I first tried this (in vb.net)
(Double.MinValue + Double.Epsilon) > Double.MinValue
but that evaluates to false. Then I tried this
(Double.MinValue + 999999999999999999) > Double.MinValue
that evaluates to false, too.
Why?
I first tried this (in vb.net)
(Double.MinValue + Double.Epsilon) > Double.MinValue
but that evaluates to false. Then I tried this
(Double.MinValue + 999999999999999999) > Double.MinValue
that evaluates to false, too.
Why?
Adding a very small (magnitude) value to a very large (magnitude) makes: virtually no difference. In this case, the difference is so small that it cannot be represented within the precision of double
. Basically:
double.MinValue + (most things) === double.MinValue
It doesn't guarantee to be able to represent every single double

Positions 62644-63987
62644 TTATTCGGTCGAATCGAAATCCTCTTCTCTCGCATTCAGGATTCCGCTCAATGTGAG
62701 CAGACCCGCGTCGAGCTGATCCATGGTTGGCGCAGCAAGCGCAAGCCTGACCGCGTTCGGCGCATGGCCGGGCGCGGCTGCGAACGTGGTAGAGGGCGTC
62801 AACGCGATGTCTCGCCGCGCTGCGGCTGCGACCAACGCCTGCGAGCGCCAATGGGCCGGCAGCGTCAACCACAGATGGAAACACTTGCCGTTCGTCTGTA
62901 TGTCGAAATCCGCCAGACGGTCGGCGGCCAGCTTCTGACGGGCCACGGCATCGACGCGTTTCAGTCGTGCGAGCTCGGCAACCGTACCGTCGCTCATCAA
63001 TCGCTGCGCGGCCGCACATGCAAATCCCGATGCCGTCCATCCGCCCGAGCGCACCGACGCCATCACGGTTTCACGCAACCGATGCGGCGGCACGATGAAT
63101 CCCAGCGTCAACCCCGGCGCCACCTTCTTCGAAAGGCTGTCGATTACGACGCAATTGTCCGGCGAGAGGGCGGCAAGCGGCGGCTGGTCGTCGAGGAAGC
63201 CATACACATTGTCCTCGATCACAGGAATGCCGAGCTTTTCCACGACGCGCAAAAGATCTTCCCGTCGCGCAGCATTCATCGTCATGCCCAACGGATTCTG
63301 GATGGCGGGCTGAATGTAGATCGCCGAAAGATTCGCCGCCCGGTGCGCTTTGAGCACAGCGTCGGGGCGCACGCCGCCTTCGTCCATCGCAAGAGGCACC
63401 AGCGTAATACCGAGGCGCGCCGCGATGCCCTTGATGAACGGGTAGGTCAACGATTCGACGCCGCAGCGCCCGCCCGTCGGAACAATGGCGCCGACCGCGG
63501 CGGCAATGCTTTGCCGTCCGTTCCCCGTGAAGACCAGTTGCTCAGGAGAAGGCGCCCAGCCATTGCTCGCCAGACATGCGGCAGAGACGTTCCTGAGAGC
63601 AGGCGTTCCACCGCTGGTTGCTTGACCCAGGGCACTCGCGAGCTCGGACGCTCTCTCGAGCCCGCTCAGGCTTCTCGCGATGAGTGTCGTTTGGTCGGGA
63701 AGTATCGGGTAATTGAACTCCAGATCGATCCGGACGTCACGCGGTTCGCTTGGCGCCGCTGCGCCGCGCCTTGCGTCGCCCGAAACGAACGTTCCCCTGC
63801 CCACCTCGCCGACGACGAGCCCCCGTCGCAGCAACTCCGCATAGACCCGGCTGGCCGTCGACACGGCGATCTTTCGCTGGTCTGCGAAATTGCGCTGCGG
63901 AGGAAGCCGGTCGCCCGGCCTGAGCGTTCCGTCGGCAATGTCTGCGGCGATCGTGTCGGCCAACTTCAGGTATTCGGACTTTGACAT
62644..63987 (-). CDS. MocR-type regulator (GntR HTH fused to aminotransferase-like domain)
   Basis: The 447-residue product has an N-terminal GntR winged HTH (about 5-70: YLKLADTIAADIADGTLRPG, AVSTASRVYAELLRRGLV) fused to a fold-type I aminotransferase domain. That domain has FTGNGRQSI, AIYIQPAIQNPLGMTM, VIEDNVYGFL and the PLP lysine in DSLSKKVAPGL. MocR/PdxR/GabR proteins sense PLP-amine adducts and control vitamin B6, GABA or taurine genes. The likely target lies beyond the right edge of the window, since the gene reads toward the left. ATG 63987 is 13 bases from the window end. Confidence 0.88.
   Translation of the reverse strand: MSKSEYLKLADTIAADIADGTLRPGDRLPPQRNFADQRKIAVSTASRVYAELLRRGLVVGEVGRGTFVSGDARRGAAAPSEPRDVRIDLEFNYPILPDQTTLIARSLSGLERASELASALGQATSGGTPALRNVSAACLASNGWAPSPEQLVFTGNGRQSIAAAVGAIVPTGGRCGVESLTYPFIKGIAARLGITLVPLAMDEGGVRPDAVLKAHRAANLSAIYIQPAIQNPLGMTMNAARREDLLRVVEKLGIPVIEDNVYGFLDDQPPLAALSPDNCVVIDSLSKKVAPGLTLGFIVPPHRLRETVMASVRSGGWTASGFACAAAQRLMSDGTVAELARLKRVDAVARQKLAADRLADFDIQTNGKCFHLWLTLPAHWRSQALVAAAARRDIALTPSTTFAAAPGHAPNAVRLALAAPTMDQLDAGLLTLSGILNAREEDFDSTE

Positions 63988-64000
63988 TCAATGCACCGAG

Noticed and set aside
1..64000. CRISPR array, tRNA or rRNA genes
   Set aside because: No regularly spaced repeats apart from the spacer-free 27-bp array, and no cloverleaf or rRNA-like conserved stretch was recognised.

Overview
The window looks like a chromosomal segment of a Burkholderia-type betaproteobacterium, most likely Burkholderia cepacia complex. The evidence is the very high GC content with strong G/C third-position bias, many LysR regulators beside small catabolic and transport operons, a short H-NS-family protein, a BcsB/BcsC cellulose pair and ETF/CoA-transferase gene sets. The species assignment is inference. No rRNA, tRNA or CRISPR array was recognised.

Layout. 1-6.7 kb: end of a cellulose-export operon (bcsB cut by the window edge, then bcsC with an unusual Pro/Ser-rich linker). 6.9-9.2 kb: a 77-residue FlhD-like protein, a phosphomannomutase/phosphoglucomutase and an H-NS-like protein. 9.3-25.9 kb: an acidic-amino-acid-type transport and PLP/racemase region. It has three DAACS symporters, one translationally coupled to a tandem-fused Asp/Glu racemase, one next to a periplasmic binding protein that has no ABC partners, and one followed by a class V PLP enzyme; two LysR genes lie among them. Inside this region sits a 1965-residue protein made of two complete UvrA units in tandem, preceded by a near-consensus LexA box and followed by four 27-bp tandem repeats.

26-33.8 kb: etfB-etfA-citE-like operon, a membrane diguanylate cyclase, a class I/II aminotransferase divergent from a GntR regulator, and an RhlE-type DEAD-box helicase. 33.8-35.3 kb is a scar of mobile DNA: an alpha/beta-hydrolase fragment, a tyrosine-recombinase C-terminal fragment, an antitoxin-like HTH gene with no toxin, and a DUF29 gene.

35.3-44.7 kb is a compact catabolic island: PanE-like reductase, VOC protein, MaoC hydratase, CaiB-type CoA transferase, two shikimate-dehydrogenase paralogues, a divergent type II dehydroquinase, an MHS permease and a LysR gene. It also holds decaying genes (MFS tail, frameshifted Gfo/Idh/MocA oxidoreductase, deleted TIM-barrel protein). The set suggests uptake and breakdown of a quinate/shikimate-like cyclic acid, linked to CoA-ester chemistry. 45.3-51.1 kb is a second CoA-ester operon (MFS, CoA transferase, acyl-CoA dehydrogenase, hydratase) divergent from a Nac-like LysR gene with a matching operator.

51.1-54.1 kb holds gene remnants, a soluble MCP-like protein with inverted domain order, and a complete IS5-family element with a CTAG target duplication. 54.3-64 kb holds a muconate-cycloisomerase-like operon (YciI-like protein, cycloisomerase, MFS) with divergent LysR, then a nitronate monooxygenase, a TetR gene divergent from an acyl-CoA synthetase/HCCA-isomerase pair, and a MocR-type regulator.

between double.MinValue
and double.MaxValue
, and as you increase the magnitude, the absolute resolution of what can be represented decreases.
Don't forget: double.MinValue
has 308 digits before the decimal place. You are altering very few of them. You are basically doing:
-179769313486232000000000000000000000000000000000000000000000000
0000000000000000000000000000000000000000000000000000000000000000
0000000000000000000000000000000000000000000000000000000000000000
0000000000000000000000000000000000000000000000000000000000000000
000000000000000000000000000000000000000000000000000000 // yikes!
+ 999999999999999999
Keep in mind that double
has roughly 17 digits of precision; so about 291 digits of that huge number can be largely ignored.
double.MinValue
was the number with the smallest magnitude (~1e-308)
I didn't realize it was a negative number with a large magnitude.
– Mike
Sep 24 '14 at 14:06